Employers often wrongly classify their outside sales employees as exempt and illegally deny them minimum wages and overtime pay. Exemptions for outside salespeople are only applicable if their sales are primarily made at a customer’s place of business or home and not from a fixed site. Use of any fixed site, whether home or office, by a salesperson as a headquarters or for telephonic solicitation of sales may mean the employee is not truly an outside salesperson and is entitled to overtime pay. Outside sales do not include sales made by mail, telephone or the Internet. If you have questions about these laws or would like to discuss your potential claims, please contact us.

Manager/Assistant Manager/Supervisor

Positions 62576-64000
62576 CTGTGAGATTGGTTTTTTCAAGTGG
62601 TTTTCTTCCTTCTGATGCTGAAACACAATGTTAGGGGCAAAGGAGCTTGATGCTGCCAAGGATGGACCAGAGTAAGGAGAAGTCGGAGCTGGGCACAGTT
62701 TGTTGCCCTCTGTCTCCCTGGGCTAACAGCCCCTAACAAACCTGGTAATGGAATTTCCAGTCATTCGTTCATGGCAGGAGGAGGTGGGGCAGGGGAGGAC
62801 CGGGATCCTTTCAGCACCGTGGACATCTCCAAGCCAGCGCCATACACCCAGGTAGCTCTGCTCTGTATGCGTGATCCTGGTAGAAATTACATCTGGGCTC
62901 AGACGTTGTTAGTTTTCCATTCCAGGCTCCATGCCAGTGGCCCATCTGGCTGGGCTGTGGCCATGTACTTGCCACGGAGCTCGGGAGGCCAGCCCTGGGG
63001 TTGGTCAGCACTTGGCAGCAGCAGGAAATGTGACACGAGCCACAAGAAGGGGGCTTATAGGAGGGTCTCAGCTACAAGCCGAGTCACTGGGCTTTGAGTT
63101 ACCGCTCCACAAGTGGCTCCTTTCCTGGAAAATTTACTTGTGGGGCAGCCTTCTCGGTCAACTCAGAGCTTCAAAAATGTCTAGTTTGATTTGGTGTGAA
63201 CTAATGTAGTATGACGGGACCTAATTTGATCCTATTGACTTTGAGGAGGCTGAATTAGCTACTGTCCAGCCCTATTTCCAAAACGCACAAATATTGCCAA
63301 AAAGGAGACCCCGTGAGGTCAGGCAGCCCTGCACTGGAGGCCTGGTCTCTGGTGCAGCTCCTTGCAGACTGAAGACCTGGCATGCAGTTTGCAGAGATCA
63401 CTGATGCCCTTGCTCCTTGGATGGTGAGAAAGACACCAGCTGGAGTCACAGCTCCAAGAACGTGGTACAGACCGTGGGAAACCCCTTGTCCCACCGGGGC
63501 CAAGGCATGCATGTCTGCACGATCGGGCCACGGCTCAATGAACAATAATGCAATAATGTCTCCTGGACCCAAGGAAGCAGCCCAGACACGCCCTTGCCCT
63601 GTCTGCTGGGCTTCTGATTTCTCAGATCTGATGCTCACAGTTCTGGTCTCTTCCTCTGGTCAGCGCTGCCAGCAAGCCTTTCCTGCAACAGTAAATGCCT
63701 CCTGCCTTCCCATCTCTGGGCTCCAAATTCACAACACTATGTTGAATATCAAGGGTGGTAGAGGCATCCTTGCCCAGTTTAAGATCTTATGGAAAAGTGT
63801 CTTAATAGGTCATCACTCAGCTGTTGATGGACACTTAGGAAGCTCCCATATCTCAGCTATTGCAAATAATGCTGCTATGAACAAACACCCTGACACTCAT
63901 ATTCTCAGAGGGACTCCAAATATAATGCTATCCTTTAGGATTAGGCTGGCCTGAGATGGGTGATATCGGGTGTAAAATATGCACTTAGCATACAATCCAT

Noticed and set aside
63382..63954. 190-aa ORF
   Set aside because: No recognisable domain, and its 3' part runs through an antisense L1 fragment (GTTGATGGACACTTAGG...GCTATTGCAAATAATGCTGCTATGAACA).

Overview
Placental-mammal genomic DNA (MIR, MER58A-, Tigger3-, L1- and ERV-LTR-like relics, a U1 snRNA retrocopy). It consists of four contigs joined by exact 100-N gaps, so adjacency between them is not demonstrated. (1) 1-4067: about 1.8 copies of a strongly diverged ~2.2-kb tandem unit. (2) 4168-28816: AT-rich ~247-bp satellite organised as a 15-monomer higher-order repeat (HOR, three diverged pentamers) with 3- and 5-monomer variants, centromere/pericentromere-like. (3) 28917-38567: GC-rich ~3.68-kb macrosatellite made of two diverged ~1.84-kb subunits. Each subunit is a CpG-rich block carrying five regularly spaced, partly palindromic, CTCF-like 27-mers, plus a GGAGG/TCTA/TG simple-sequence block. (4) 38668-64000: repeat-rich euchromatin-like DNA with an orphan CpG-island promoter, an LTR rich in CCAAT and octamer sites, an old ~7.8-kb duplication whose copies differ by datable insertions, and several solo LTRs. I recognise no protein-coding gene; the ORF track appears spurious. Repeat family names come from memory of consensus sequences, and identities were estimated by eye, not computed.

If an employee has a job title that implies management or supervision, they are often led to believe they cannot receive overtime pay because their title grants them salaried pay. However, an employee who simply carries the title of “manager” or “shift supervisor,” or something similar, and does not primarily serve that function, may actually receive pay for overtime even if they receive a salary.

If you have held the title of assistant manager, shift supervisor, or something similar, and have not been paid additional overtime wages, you may be able to file a claim against your employer for withholding overtime pay. If this sounds like your situation or you have further questions regarding underpaying employees on the basis of job title, contact an attorney with Leichter Law Firm PC.

Frequently Asked Questions